Ever since humans first started refining metals – roughly 5,000 years ago – people have been unknowingly breathing, ingesting, and absorbing tiny particles of lead byproducts into their bodies.
A careful analysis of ancient human remains, buried at a site in Rome used continuously for more than 12,000 years and another site on the island of Sardinia has now revealed a close link between lead pollution and our history of mining and smelting.
In fact, researchers say the ebbs and flows of worldwide lead production are apparent in the very bones of people laid to rest in central Italy. Some who weren't even remotely involved in local mining or smelting still showed evidence of lead particles in their bodies.
From the start, the pollutant appears to have spread so quickly through the environment, all Romans needed to do was breathe the air, drink the water, and eat the local food to have the heavy metal gradually build up in their livers, kidneys, and bones.
"This documentation of lead pollution throughout human history indicates that, remarkably, much of the estimated dynamics in lead production is replicated in human exposure," explains geologist Yigal Erels from the Hebrew University of Jerusalem in Israel.
"Simply put: the more lead we produce, the more people are likely to be absorbing it into their bodies. This has a highly toxic effect."
Nearly every system in the human body can be poisoned by lead. Even at low levels, the heavy metal can be harmful, accumulating over time and potentially causing neurocognitive issues, organ damage, and reproductive issues in the long run.
The Romans actually knew this, but silver, gold, and even lead itself were simply too useful for them to ignore. They built their very plumbing with lead, delivering the heavy metal straight to their populace, despite some miners going mad or even dying due to exposure.
Still, it wasn't until coin production began roughly 2,500 years ago that the production of lead really took off in Roman society.
Careful analysis of ice from glaciers and soil from lakes suggests this is when lead pollution truly began to spread among the locals. Ancient human remains from Italy now also reflect that timeline.
Analyzing the bones of 132 individuals buried in Italy between 12,000 BCE and the 17th century, researchers have found a rise in lead pollution that closely matches worldwide lead production.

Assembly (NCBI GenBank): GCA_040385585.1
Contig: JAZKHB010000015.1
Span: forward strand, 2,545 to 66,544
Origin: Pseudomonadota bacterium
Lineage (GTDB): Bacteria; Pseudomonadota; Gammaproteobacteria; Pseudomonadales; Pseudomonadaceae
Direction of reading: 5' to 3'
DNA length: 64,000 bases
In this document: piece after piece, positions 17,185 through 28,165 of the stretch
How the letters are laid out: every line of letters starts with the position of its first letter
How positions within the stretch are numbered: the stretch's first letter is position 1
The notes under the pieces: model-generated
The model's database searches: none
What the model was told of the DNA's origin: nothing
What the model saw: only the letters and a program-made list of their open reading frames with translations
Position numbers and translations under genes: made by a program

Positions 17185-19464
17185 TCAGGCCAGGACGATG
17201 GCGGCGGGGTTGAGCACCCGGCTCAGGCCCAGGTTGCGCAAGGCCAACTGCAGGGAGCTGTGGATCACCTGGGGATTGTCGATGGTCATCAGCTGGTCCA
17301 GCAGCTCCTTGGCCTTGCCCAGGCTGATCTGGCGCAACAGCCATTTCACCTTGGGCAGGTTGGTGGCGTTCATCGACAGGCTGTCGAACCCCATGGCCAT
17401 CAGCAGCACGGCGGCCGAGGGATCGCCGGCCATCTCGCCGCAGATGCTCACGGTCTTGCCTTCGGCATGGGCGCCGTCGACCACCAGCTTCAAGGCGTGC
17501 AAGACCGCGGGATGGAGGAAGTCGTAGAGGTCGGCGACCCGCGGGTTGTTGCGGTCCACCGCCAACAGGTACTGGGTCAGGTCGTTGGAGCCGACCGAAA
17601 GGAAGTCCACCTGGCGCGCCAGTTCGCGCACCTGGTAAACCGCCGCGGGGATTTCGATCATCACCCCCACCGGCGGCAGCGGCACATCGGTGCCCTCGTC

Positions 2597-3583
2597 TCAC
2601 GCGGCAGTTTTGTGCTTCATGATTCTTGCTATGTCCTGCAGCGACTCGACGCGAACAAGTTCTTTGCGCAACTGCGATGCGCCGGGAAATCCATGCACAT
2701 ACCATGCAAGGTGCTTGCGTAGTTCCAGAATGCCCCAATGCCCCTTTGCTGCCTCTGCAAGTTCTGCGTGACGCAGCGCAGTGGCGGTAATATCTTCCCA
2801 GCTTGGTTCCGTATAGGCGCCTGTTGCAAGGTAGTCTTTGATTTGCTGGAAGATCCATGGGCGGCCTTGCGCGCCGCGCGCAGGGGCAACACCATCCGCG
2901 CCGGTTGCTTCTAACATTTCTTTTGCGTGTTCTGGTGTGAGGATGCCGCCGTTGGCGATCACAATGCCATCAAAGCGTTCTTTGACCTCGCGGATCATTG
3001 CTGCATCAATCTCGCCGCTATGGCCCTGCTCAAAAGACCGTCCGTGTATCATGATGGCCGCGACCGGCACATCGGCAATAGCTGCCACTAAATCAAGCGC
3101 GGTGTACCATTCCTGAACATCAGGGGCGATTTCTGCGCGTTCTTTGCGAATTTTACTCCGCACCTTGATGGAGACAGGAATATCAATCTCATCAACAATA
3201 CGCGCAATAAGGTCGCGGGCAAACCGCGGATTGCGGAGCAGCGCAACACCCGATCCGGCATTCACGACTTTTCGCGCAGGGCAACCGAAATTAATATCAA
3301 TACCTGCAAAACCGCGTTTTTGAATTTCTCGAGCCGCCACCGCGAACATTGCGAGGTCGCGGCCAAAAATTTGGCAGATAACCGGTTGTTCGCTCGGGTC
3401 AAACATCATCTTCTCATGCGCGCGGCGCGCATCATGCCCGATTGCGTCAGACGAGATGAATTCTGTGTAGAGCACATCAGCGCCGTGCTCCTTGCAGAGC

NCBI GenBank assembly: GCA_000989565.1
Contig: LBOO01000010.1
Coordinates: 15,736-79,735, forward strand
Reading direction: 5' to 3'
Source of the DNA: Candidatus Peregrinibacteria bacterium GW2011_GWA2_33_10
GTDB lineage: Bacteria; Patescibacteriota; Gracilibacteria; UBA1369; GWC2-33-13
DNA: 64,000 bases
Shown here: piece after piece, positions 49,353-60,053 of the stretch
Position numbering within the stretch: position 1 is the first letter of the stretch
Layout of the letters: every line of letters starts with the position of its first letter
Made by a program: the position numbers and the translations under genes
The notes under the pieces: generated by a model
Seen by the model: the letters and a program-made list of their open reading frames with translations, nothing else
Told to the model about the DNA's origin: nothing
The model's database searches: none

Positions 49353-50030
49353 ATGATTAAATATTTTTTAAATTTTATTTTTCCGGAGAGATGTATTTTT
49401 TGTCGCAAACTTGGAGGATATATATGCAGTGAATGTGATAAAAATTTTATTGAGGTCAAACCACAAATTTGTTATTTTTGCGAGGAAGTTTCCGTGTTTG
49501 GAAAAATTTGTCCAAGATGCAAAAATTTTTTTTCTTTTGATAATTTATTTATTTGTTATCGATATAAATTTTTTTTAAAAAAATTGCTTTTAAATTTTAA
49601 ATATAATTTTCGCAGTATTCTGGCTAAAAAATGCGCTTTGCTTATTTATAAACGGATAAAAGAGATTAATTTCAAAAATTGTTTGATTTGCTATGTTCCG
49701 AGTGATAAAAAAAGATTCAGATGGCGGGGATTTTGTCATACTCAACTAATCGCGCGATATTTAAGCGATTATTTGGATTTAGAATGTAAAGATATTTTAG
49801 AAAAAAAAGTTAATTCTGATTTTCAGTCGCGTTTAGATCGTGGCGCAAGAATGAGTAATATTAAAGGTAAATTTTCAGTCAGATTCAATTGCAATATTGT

When Romans first began mining for lead and smelting it, the remains showed a clear rise in the ratio of lead to calcium found in their bones. When coins started to be produced, roughly 2,500 years ago, there was an even steeper increase in the concentration of lead found within the human remains.
Previous research has estimated lead production increased from the dawn of metallurgy to the height of the Roman Empire about fourfold. During this same stretch of time, the current study found the concentration of lead in human bones increased by 4,000 fold.
Only in the late Medieval Period did lead rates begin to decline, although by a thousand years ago, lead pollution was on the rise again, thanks to silver mining in Germany and the discovery of the New World's riches.
This time around, the rise in lead pollution among bodies in Italy was not quite so dramatic, possibly because lead production had shifted out of Europe into more remote parts of the world.
Even still, it was obvious to the researchers studying the burial site that there had been an increase in worldwide production of lead sometime in the last millennium.
The findings from history are a warning for the future. In much more recent years, lead production has fallen ever so slightly, but the demand for heavy metals, in general, is on the rise.
By 2050, some estimates predict there will be a more than 1,000 percent increase in the demand for lead, cobalt, and nickel, as demand for electronics, batteries, solar panels, and wind turbines grows to help us limit runaway climate change.
"This raises the concern that the current increasing use of several toxic metals (including lead) in electronic devices and the transition to low-carbon energy production may soon be reflected in elevated concentrations of these metals in humans, predominantly in those that are not fortunate enough to live in regulated and monitored regions," the authors conclude.
In 2017, for instance, the Institute for Health Metrics and Evaluation (IHME) estimated that lead exposure was responsible for more than 1 million deaths and nearly 25 million years of healthy life lost around the world. Low- and middle-income countries were by far the most exposed, carrying the highest health risks.
Children in these nations are especially vulnerable to heavy metals. Research suggests young humans absorb four to five times as much ingested lead as an adult, and because their bodies are still growing, the accumulating pollutant can have severe developmental impacts.
Already, a third of children worldwide have unhealthy levels of lead flowing through their blood. If the production of this heavy metal increases, the pollutant will no doubt accumulate to an even greater degree in the next generation.
"The close relationship between lead production rates and lead concentrations in humans in the past, suggests that without proper regulation we will continue to experience the damaging health impacts of toxic metals contamination," warns Erel.
History tells us it is so.